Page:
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Reclaiming the Dead Sea: Alternatives for Action

The Dead Sea, the lowest and saltiest sea in the world, is currently sustaining severe environmental damage. As a result of Israel, Jordan and Syria's pumping of water from the Jordan River, the Sea of Galilee and Yarmouk River, as well as the direct pumping of water from the Dead Sea by industries in Israel and Jordan, the natural supply of water to the sea is diminishing and the sea is slowly drying up. Carrying on in a "business as usual" scenario was found to be the most expensive alternative, both economically and environmentally, with environmental, infrastructure and recreation damages estimated at $90 Million annually.

The aim of this project was to evaluate and present different alternatives for rehabilitating the Dead Sea and the Jordan River. In the process, three main alternatives were examined: "business as usual", introducing sea water into the Dead Sea (from the Mediterranean or from the Red Sea), and water supply from the Jordan River.

The goal of this project was to present its participants, the Israeli public and the neighboring countries, a broad picture of the declining state of the Dead Sea, and options for its rehabilitation. The project assumes that placing this broad picture on the public agenda will enable meaningful discussion of the various alternatives, and will facilitate an educated decision-making process that will result in the most effective response with minimal environmental risk.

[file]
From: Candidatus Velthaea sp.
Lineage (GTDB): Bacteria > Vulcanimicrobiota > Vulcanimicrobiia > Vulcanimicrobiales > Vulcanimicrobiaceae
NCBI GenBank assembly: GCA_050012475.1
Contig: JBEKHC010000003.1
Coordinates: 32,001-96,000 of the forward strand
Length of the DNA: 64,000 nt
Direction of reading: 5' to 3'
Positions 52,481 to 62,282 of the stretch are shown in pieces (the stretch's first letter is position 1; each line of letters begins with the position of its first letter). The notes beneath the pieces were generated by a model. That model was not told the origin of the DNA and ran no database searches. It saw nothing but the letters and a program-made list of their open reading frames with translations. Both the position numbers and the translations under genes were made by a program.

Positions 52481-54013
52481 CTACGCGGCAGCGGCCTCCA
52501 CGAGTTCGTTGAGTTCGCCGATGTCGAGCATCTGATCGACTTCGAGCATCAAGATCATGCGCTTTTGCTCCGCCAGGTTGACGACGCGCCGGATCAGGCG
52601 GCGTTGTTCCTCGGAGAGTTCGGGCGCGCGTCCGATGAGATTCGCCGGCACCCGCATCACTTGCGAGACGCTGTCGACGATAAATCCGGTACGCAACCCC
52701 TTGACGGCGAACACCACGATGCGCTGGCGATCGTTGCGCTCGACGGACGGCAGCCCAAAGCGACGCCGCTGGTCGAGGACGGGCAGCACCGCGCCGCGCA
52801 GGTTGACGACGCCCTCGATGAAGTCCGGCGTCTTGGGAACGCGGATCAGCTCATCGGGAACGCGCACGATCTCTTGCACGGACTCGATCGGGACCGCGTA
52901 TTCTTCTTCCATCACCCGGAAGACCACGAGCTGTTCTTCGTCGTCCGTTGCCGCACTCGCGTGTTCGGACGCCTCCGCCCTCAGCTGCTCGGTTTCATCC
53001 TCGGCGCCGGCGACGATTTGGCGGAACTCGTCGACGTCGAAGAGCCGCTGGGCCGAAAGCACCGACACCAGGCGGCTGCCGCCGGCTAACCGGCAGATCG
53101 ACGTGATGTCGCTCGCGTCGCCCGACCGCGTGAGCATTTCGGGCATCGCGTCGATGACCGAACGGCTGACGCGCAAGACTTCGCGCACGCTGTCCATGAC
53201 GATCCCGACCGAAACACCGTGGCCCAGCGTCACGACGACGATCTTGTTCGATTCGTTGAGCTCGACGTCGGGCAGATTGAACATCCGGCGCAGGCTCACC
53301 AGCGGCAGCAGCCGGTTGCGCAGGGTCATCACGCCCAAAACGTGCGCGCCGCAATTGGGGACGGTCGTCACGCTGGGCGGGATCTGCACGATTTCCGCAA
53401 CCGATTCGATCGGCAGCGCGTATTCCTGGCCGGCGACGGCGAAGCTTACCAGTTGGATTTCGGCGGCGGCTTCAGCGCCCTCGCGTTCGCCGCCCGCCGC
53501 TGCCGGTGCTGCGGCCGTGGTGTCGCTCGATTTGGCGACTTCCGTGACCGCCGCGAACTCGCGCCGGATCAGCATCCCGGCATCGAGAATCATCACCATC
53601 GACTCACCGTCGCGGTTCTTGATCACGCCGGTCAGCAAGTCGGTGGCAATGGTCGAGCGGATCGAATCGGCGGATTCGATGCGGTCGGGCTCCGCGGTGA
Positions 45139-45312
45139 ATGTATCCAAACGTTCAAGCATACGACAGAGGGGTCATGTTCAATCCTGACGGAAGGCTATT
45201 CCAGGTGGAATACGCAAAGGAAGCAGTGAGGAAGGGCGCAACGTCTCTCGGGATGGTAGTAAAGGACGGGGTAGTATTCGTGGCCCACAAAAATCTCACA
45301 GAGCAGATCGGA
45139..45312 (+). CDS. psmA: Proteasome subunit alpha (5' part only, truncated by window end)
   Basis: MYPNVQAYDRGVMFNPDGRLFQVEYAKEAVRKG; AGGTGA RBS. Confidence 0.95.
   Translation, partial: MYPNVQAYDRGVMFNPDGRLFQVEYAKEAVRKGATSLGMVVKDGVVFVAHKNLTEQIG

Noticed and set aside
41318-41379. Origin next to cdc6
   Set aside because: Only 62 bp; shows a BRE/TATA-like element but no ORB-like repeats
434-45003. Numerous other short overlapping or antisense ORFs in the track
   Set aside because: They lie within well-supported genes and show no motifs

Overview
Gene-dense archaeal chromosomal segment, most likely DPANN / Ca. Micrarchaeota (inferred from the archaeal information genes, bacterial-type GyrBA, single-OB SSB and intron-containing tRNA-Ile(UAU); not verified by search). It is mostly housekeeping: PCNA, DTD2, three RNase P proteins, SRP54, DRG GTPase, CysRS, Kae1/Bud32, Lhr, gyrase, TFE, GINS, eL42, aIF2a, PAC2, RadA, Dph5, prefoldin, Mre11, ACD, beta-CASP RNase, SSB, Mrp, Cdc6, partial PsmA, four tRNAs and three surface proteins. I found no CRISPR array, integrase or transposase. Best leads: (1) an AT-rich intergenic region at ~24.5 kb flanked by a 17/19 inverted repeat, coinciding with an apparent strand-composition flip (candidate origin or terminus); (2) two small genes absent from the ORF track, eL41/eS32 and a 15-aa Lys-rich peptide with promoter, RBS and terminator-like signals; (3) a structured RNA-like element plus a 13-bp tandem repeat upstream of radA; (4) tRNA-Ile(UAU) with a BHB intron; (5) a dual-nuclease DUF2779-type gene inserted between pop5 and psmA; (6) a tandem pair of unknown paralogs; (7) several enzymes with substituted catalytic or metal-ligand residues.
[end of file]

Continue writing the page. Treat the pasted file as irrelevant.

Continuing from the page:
The report was submitted to the World Bank, which announced a tender for the planning of one chosen alternative described in the document. The document's publication led the World Bank and other decision makers to realize the complexity of the alternatives, and that focusing on a single solution will be neither economic nor environmentally wise. The report was also presented to the environmental lobby in the Knesset and is quoted frequently.